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Guest opinion: Country music is more diverse than you think

NYT

This spring the rapper Lil Nas X, who is black, released “Old Town Road,” a twang-inflected song that rocketed to the top of the country music charts — even though Billboard temporarily removed it from the list, saying it wasn’t sufficiently “country.”

A few months later, when the Country Music Association announced that three women — Dolly Parton, Reba McEntire and Carrie Underwood — would host its annual awards show, some people criticized the choice as political correctness, as if “real” country music was restricted to good old boys.

Both controversies reflect the stereotypes that chronically surround country music. They overlook its diverse roots, its porous boundaries and the central role that women and people of color have played in its history.

Such narrow views would astonish the two foundational acts of the genre — Jimmie Rodgers and the Carter Family — who contributed to country music’s early commercial success in the 1920s. They knew firsthand that what has made American music so uniquely American has been its constant mixing of styles and influences.

It all began when the fiddle, which came from Europe, met the banjo, which came from Africa — bringing together ballads and hymns from the British Isles with the syncopations and sensibilities of enslaved blacks. That mix, that “rub,” which occurred principally in the South, set off a chain reaction that has reverberated in our music ever since.

The earliest country recordings were known as “hillbilly” music, just as African American recordings were categorized as “race” music. The names echoed a prejudice that each genre (and its artists and its fans) was somehow beneath consideration from society’s upper rungs — and that each one was unrelated to the other.

In truth, as the two of us learned while exploring the music and its history, they were always intertwined. The music constantly crossed the racial divide that a segregated nation tried to enforce.

Before his career took off, Rodgers worked as a water boy in Mississippi for the mostly black crews laying railroad track. The men he met, and their music, shaped his own emerging style — the songs he made popular as an adult were essentially the blues, to which he added a distinctive yodel. When A.P. Carter collected songs for the Carter Family, he brought along Lesley Riddle, a black slide guitar player, to help him remember the melodies. Riddle also taught the Carters a hymn from his church, “When the World’s on Fire,” which they recorded. They then used the same melody for another song, “Little Darling, Pal of Mine.” Years later Woody Guthrie, a fan of the Carters, borrowed the melody for his classic “This Land Is Your Land.” That one song’s journey encapsulates the real, interconnected story of American music.

Bill Monroe, the father of bluegrass, was mentored by an African American fiddle player. Hank Williams, the great honky-tonk singer, credited Tee-Tot Payne, a black musician in Alabama, for “all the music training I ever had.”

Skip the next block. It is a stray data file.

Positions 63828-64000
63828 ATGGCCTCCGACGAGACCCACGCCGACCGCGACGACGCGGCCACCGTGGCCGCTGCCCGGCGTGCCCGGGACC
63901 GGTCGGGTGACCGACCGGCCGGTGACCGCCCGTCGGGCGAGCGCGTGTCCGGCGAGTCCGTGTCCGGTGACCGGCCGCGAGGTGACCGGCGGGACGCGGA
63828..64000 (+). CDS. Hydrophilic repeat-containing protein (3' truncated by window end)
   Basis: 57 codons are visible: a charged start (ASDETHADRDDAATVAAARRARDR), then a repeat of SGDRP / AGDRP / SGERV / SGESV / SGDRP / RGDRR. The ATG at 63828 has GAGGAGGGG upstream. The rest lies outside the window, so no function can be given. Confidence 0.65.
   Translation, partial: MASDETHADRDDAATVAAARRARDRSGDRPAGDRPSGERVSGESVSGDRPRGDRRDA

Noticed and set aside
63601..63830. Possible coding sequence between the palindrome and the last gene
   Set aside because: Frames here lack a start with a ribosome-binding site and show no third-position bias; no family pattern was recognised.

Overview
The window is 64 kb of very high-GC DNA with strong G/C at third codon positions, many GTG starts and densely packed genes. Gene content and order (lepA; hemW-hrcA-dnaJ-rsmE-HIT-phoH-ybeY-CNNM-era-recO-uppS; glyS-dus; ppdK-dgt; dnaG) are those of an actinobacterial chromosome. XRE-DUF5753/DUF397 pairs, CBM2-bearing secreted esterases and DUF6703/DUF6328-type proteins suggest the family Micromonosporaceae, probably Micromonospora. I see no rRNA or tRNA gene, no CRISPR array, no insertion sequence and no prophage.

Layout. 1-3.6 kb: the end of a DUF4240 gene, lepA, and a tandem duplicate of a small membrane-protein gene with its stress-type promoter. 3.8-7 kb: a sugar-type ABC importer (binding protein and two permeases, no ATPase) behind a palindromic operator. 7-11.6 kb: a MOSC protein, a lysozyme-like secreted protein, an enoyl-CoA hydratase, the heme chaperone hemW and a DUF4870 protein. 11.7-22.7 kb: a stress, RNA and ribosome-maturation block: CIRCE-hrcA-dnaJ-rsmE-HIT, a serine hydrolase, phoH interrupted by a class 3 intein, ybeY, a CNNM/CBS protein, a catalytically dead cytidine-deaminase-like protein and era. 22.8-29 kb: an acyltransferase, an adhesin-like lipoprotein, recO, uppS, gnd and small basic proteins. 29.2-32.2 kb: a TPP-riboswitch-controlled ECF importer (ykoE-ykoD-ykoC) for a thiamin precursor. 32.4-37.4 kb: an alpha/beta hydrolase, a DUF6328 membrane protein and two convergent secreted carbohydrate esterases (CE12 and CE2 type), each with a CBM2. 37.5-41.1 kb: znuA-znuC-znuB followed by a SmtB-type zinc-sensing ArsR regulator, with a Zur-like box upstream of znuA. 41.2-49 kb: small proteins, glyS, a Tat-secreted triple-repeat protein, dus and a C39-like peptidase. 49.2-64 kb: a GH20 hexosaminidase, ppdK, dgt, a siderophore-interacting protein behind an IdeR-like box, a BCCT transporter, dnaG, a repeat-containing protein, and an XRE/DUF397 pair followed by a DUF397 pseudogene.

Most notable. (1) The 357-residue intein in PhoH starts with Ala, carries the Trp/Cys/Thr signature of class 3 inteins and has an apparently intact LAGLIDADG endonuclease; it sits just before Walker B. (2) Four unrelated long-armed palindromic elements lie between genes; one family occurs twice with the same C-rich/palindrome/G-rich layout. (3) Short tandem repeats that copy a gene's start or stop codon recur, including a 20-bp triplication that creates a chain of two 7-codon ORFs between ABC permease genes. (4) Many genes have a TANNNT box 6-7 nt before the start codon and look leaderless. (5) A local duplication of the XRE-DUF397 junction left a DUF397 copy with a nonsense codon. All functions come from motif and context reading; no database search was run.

The cross-fertilization went in both directions. Charley Pride — the first postwar black artist to have a No. 1 country hit, and the first artist of any color to win the Country Music Association’s male vocalist award two years in a row — was discovered in a bar in Montana, singing Hank Williams’s “Lovesick Blues.” He had grown up listening to the “Grand Ole Opry” show on the radio.

When Ray Charles was given creative control of an album for the first time, he chose to record a selection of country songs. “You take country music, you take black music,” Charles said, and “you got the same ... thing exactly.” The album was a sales sensation.

Likewise, the history of country music is filled with strong, talented women in ways the common stereotype seems (or chooses) to overlook. From Patsy Montana to Patsy Cline, Kitty Wells to Dolly Parton, Emmylou Harris to Rosanne Cash, women have created some of country music’s most enduring art.

In 1926, A.P. Carter and his wife, Sara, had been turned down by a record label on the theory that a woman singing lead could never be popular. Instead, the Carters added Sara’s cousin Maybelle to the group and went on to make history, centered on Sara’s remarkable voice and Maybelle’s innovative guitar playing, “the Carter scratch,” which has influenced generations of guitarists.

In 1966, the same year that the National Organization for Women was founded and the phrase “women’s liberation” was first used, Loretta Lynn wrote and recorded “Don’t Come Home A Drinkin’ (With Lovin’ on Your Mind),” a statement that dealt with spousal abuse and alcoholism and a woman’s right to her own body, with a bluntness no other musical genre dared make at the time. “If you write the truth and you’re writing about your life,” Ms. Lynn told us, “it’s going to be country.”

At its best, country music country has never been confined to one simple category or convenient stereotype. It sprang from many roots and then sprouted many new branches through the 20th century, creating a complicated chorus of American voices joining together to tell a complicated American story, one song at a time.

Country deals with the most basic, universal human emotions and experiences — love and loss, hardship and dreams, failure and the hope of redemption. The songwriter Harlan Howard once defined country music as “three chords and the truth.” Three chords imply simplicity. But the truth part is always much more complex. And more profound.

Ken Burns is the director and producer of “Country Music.” Dayton Duncan is the writer and producer of the documentary and author of its companion book.